Thursday, November 21, 2019

Classical Criminology vs. Biological Determinism Essay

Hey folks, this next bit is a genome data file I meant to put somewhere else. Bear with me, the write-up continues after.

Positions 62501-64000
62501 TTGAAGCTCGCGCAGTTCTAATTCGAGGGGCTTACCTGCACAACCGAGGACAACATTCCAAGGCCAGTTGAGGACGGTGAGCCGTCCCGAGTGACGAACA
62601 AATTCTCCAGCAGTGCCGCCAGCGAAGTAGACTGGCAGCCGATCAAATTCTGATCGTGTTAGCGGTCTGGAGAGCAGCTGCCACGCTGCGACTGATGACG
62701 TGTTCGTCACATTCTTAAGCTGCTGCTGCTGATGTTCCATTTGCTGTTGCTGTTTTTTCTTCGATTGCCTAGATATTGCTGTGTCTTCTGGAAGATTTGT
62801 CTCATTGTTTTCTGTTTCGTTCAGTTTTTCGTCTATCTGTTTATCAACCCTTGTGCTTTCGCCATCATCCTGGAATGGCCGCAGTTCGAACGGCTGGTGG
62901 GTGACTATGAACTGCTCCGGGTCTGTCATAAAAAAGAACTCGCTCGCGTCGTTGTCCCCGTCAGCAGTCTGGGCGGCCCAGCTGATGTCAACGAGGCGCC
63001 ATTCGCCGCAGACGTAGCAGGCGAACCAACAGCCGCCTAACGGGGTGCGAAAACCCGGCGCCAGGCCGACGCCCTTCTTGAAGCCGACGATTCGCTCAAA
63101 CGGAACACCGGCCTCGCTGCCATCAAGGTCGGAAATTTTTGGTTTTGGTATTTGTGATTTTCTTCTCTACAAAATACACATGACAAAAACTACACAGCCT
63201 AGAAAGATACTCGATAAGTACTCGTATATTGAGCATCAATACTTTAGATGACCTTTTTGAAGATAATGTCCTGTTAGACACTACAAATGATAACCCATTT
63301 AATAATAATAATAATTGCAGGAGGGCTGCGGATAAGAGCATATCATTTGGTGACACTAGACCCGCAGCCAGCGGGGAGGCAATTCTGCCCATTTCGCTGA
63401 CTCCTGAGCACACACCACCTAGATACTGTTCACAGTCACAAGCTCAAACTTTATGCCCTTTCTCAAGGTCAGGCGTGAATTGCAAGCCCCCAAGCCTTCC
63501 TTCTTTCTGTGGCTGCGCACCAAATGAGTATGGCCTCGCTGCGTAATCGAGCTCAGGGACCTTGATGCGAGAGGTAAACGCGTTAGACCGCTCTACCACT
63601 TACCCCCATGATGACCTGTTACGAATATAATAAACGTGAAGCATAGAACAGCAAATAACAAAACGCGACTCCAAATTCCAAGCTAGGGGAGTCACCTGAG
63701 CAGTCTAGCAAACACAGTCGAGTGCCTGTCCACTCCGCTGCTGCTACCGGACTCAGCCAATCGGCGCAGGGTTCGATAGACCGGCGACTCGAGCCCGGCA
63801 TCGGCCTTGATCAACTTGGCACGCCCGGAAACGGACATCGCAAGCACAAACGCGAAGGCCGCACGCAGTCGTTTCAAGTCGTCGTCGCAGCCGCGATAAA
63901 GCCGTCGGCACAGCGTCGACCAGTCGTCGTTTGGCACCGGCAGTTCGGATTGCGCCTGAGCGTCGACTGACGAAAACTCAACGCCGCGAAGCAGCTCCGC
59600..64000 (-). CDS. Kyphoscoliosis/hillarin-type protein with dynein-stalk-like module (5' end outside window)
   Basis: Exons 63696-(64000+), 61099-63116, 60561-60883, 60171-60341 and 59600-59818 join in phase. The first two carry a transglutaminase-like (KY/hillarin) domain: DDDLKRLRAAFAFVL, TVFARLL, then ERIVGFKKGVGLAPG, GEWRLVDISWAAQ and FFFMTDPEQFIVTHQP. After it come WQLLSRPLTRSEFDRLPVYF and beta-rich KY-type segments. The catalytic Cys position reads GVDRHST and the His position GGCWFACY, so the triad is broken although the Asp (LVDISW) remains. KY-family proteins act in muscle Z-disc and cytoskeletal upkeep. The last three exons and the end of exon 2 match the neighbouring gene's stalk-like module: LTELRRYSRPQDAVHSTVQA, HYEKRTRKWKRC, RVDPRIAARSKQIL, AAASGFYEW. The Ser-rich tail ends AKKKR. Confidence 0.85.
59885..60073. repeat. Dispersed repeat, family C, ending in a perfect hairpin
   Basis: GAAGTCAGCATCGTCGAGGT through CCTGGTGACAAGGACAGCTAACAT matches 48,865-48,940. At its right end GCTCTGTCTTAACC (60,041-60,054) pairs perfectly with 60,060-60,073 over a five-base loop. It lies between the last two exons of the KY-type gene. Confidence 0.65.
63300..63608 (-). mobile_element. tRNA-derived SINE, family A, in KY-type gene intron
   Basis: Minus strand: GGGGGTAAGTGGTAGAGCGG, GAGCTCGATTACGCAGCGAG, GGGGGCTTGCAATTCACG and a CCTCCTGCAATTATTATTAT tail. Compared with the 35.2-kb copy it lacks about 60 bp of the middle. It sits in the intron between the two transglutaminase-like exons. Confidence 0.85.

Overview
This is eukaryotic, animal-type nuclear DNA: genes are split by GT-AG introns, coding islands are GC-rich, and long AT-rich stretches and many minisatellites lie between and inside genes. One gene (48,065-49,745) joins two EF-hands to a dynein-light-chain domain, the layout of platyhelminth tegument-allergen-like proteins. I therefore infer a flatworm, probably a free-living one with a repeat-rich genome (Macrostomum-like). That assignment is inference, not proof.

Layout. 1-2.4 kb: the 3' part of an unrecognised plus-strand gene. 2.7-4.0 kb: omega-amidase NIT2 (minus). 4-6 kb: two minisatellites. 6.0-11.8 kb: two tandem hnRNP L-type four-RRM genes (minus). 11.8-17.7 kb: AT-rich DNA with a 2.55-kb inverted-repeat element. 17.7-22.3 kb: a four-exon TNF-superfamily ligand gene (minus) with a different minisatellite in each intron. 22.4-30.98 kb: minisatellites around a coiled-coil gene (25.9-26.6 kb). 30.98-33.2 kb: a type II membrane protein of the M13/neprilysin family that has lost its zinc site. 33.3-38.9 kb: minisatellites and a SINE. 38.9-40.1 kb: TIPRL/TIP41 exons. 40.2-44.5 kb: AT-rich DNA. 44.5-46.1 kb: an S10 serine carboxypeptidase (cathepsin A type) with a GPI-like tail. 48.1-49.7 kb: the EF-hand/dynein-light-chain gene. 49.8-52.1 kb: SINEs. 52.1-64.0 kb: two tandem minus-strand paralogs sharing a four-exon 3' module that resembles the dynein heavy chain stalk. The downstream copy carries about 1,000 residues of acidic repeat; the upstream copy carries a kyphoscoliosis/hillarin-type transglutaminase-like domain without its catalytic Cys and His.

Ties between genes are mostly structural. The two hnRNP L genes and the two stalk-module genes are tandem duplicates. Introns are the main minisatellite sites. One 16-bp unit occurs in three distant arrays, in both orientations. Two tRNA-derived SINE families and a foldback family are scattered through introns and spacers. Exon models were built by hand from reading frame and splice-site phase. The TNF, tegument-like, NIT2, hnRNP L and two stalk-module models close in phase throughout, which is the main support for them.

Classical Criminology vs. Biological Determinism - Essay Example Human beings in his theory are believed to be hedonistic, acting in terms of their own self-interest, they are rational and are capable to consider the course of action that is really in their self-interest. In 'On Crimes and Punishments', Beccaria stays that in just society punishments ought to be proportional to the degree of crime, they ought to bring to mind the crime in the mind of observes, to strengthen the connection in the people's mind between the crime and the punishment. [Beccaria, p. 13-15] Beccaria's Classical Criminology claims that people by their nature are 'selfish and pursue their self-interest; they want to avoid pain and increase their happiness' [Ellis, L. & Walsh, A., p. 17-18] Also they are 'rational, capable of calculating what is really in their self-interest, and therefore can be considered to be free' [Beccaria, p.7-8] Biological determinism, appeared in the 1920s, stays that 'biological factors such as an organism's individual genes completely determine how a system behaves or changes over time'. [Gibson, M., p.34] Considering certain human behavior, for example, committing murder, biological determinism look only at 'innate factors, such as genetic makeup', ignoring non-innate factors, such as social customs and expectations, education, and physical environment. As for the human nature, Lombroso thinks that 'all human behavior is innate and cannot be changed or altered'. The theory of biological determinism claims that 'humans - their appearance, behavior, and even long-term fate - are entirely determined by genes' [Ellis, L. & Walsh, A., p.36]. Biological determinists deny that effects of environmental variables on a gene, and a single mutation can have far-reaching effects on the phenotype. Lombroso also states that everything in a person innate. According to his theory, the criminals cannot be reformed - they were 'born that way', that suggest a kind of defense for the criminal. [Lombroso, C., p.17] Moreover, biological determinism divorces human action from human responsibility, where the blame for actions is placed on the genes exclusively; it also negates the idea of free will entirely, because all behavior is said to be controlled by the genes. Based on the theory of the social contact, Beccaria suggests that 'if people lived without government, their interests would conflict and their lives be that of perpetual war. There would be no secure and hence little happiness'. [Beccaria, C., p.117-119] So that, he continues to think that 'therefore, people agree to give up some of their freedom for the sake of their overall security and happiness' - they make promises not to do some activities, but do others. These promises he calls 'laws', and stays that 'laws are the terms under which independent and isolated men come together in society, in order to enjoy what remains in security and calm' [Beccaria, C., p.39]. Beccaria says that people's behavior need to be controlled by the government with the help of laws, while biological determinism assume that human behavior is governed by the genes, and 'the environment here is not at all important in the determination of appearance, behavior, and functionality'. [Ellis, L. & Walsh, A., p. 76] As for the government, Classical Criminology (Caesar Beccaria, in particular) perceives it as the 'sum' of the individual promises - so that, people have created the government in order to defend their mutual promises by laws and

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